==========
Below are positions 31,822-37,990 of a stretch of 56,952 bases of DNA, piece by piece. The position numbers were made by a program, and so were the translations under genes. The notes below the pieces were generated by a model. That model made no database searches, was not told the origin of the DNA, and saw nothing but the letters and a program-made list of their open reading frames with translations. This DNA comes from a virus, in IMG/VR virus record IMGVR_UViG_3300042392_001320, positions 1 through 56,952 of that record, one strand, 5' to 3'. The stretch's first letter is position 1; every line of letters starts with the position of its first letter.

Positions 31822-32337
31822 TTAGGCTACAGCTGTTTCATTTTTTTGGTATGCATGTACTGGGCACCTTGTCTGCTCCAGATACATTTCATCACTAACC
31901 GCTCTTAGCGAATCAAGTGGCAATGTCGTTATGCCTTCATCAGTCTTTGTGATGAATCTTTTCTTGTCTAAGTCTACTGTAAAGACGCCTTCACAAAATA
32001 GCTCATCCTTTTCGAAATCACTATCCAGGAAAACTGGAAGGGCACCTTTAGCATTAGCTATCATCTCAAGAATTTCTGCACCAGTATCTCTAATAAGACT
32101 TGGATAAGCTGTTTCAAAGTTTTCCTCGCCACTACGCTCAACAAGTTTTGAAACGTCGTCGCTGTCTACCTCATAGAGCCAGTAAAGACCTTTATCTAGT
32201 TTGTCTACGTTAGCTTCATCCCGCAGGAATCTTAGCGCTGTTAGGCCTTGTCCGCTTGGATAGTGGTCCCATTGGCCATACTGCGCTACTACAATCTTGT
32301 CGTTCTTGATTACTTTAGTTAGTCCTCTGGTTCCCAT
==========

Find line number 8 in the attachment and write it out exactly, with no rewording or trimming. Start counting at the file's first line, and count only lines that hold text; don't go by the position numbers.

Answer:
32301 CGTTCTTGATTACTTTAGTTAGTCCTCTGGTTCCCAT